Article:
Idaho Lawmakers Pass Child Support Bill In One-Day Special Session

It took an extra trip to Boise. But Idaho lawmakers Monday adopted new federal rules on child support after a whirlwind 11-hour session.
Read More

SPR Presents: Too Slim & The Taildraggers Unplugged

The Inland Northwest has rocked out to Tim "Too Slim" Langford's edgy blues for almost three decades. The rest of the world has discovered this band originally from Spokane, but Tim is still happy to come back with a special benefit concert for Spokane Public Radio. Langford's group, "Too Slim and the Taildraggers," performs a mix of acoustic blues at the Bing on Thursday, June 11 starting at 7 p.m. Tickets are $12 plus additional fees.
Read More

SPR and N3

Spokane Public Radio is part of the Northwest News Network, a public radio collaboration in Washington, Oregon and Idaho. Discover more northwest news from SPR and N3.

KPBX

      

Updated at 11:25 a.m. ET

John Forbes Nash, Jr., the Nobel laureate known for his groundbreaking work on game theory and differential equations, was killed along with his wife in a taxi crash on the New Jersey Turnpike, police say. He was 86.

His death was first reported by NJ.com citing a police official. NPR has confirmed the report through longtime colleague Louis Nirenberg. The couple were killed on Saturday.

There is a grim kind of math that comes with war.

Most of the troops who died during the wars in Iraq and Afghanistan were flown to Dover Air Force base in Delaware. And for most of the wars, those dignified transfers were off limits to the press. That changed in 2009, when President Obama lifted the media ban and paid a visit to Dover himself.

Greece is warning that unless it can reach a deal with its creditors, it will be unable to make a debt payment to the International Monetary Fund next month.

Interior Minister Nikos Voutsis, speaking on Greek television, said bluntly that four installments totaling 1.6 billion euros ($1.76 billion) "will not be given and is not there to be given."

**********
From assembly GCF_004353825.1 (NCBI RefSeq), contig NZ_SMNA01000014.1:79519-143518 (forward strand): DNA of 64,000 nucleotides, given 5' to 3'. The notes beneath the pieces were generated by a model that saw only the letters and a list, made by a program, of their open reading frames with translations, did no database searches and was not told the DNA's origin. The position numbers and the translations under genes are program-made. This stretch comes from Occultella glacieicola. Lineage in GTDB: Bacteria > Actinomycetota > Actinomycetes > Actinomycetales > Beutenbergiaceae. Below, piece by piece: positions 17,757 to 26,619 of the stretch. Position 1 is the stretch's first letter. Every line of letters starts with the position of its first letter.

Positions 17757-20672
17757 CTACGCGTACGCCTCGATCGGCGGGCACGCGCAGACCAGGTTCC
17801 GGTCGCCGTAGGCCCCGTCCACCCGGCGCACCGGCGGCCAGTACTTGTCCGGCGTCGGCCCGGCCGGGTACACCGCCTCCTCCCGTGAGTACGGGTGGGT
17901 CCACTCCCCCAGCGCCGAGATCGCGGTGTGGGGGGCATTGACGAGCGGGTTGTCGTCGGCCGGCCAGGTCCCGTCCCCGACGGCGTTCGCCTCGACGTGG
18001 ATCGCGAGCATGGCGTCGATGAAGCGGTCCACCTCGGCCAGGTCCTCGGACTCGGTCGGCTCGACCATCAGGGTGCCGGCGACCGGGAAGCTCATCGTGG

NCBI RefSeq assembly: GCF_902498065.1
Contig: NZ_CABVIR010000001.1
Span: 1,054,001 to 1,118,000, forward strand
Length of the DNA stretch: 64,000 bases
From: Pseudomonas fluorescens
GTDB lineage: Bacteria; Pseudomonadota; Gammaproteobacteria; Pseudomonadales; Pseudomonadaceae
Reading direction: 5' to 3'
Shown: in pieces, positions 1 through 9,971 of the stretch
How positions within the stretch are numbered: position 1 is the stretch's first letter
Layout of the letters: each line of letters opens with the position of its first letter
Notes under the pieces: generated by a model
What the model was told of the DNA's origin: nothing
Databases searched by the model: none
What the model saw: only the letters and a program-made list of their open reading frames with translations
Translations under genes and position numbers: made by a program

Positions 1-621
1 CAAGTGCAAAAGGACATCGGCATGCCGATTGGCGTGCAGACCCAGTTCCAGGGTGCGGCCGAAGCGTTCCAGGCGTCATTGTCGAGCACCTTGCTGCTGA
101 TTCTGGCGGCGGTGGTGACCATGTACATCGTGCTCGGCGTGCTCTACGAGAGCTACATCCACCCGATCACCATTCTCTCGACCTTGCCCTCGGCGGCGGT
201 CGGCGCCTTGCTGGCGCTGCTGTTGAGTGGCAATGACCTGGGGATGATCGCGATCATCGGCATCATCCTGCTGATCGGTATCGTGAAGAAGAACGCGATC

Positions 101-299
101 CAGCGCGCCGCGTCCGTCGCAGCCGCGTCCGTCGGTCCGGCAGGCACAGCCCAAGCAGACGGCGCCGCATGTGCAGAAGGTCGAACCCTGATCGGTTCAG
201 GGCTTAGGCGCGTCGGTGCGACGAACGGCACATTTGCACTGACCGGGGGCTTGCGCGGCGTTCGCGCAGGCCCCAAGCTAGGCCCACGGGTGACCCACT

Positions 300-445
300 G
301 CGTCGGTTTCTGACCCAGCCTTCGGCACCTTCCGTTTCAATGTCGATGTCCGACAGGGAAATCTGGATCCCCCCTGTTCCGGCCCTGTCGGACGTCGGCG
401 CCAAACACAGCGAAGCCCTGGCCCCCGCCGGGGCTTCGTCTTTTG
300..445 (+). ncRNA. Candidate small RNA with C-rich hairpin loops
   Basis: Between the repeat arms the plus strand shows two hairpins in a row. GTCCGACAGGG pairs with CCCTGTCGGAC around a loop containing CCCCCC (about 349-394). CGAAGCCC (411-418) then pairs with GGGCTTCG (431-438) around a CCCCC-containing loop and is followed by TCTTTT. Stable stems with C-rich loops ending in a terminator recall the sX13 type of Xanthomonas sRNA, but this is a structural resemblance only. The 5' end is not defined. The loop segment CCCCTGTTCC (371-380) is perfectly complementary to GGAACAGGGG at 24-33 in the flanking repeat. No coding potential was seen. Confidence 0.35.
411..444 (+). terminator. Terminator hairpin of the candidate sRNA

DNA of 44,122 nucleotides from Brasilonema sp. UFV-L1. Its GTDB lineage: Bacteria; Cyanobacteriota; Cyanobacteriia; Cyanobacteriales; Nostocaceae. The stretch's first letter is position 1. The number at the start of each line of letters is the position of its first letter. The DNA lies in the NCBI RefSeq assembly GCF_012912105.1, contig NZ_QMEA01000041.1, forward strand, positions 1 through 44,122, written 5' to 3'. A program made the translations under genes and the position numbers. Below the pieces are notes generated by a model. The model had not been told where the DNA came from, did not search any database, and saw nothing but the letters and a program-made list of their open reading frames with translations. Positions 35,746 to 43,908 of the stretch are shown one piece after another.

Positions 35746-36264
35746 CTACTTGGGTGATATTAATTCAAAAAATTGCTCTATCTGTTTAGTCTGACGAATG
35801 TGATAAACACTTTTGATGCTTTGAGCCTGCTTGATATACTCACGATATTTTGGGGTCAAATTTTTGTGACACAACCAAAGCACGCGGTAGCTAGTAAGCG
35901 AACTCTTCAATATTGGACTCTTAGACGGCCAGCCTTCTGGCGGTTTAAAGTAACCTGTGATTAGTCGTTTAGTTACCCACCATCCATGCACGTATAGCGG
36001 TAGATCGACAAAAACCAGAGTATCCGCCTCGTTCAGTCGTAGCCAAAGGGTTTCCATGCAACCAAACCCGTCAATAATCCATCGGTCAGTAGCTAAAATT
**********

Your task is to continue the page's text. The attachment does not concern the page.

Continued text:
Hundreds of villagers in Nepal have fled to higher ground after a landslide today cut off the flow of a major river, creating a dam that could burst at any time, inundating towns downstream.

NPR's Julie McCarthy, reporting from New Delhi, reports that authorities are warning residents that the blockage of the Kali Gandaki River could burst and that torrents of water could sweep away villages for miles downstream.

"We have asked villagers along the river side in these districts to move to safer places," Interior Ministry official Laxmi Prasad Dhakal told Reuters.

Former Panamanian President Ricardo Martinelli wasn't always rich.

One of Central America's richest and most eccentric former politicians, Martinelli started off as a credit officer at Citibank in Panama. He bought one business, then another. Among his holdings is the country's largest supermarket chain, Super 99, known for bargain prices and catchy jingles.

But while his jingles may get Panamanian's hips moving, Martinelli's alleged pilfering and profiteering make their blood boil.

Weekend Edition Sunday host Rachel Martin brings listeners an unexpected side of the news by talking with someone personally affected by the stories making headlines.

Brittany Ohman is a 41-year-old mother of two and a licensed social worker in Idaho Falls, Idaho. Ohman and NPR's Rachel Martin grew up together and were good friends through high school. When they were seniors, Ohman got pregnant and no one knew. She didn't even know — and she knows that sounds crazy. She has heard the question for years.

Copyright 2015 NPR. To see more, visit http://www.npr.org/.

Copyright 2015 NPR. To see more, visit http://www.npr.org/.

Martin Panovski used to like hanging out in the center of his hometown, Skopje, the capital of Macedonia, a tiny Balkan nation that was, until 1991, part of Yugoslavia. Skopje's an old city, with complex, multi-ethnic layers of Roman, Byzantine and Ottoman history.

"Even the communist era produced some interesting contemporary architecture," says Panovski, an architect in hip eyeglasses.

The nationalist government of prime minister Nikola Gruevski did not agree. "The capital did not look European," says Nikola Zezov, a historian and Gruevski supporter. "It looked boring."

Copyright 2015 NPR. To see more, visit http://www.npr.org/.

Pages